The author discusses “The Eschatological Imagination,” acknowledging that some see in the early church’s eschatological avowal either a playing down of “this world,” or a delay in the Parousia. The former is resisted in theologies of liberation; the latter sees Jesus and the apostolic witness to be simply mistaken.
The important thing in the eschatological imagination is,
. . . the beginning of the living out of the deathless time participating in eternity even now, something that already happens before this generation passes away. (219)
Time itself within the purview of this imagination is the time of history that has ceased post-resurrection to be a theological reality. It will come to an end when it will come to an end. That is irrelevant to living in pacific mimesis of the crucified Christ. New time post-resurrection is what counts. Thus,
Any final “apocalypse” will be of purely human making, the outworking of death-related rivalistic desire. (219)
In this light, Alison sees our participation in time and history as redundant and futile: “original sin” that we have been set free from, though we have long been captive to. In answer to the question, “Can we be good without God?,” Alison’s point is that living in this new “time warp,” freed from a culture of death, in retraining our minds to do good—means disentangling ourselves from the death-orientation of surrounding culture, towards doing justice.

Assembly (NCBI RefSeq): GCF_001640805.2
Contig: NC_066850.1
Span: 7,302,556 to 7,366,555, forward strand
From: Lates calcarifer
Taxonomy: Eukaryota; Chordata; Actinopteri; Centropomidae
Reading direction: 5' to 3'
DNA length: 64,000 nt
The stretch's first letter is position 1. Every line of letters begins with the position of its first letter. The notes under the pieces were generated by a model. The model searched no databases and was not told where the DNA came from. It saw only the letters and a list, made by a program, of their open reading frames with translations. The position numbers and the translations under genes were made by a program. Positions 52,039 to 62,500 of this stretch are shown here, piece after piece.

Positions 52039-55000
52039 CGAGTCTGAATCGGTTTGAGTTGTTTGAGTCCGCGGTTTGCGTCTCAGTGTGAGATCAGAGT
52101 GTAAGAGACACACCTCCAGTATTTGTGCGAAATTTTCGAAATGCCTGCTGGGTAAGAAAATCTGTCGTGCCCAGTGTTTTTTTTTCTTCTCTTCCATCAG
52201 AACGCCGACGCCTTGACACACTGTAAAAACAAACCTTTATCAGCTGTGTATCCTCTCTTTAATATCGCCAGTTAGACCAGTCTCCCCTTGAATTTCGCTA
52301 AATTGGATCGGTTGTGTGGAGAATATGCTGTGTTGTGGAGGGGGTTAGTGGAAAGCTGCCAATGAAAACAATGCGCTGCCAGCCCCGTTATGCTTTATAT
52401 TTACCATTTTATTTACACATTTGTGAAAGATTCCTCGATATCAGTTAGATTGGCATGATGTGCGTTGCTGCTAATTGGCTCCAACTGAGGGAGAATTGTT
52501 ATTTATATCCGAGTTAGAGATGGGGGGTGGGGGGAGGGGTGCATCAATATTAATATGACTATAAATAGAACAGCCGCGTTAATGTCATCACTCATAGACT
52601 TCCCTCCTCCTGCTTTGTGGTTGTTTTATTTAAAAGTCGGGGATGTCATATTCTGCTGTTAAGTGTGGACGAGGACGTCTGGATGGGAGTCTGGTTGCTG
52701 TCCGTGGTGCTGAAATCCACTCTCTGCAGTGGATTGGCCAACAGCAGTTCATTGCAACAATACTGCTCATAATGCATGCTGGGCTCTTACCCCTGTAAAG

Alison moves on to concupiscence,
. . . the disordered state resulting from original sin such that even when a person has been set free (by baptism) that person is still heavily inclined to sin though this inclination can be successfully struggled against. . . (221)
The writer claims that original sin is discovered at the very moment it became possible to leave it behind. So being pre-formed by the multiplicity of desires in our participation in the death-oriented ways of the world, concupiscence is, while not a sin,
. . . but a condition, and one we are called to collaborate in changing from within, so that we may “be run by” the beneficent creative mimesis of God which brings the new creation into being through and with us. (222)
Pre-formed by original sin according to the order of the world, we are to be re-formed in our desires (Romans 12:2 calls it trans-formation) through creative mimesis of the Holy Trinity. Alison points to the interface of these two modes of desire spelled out clearly by Saint Paul in Romans 7:15 – 25.
He takes pains to assert how totally we are in thrall to the utterly death-oriented ways of the world, in our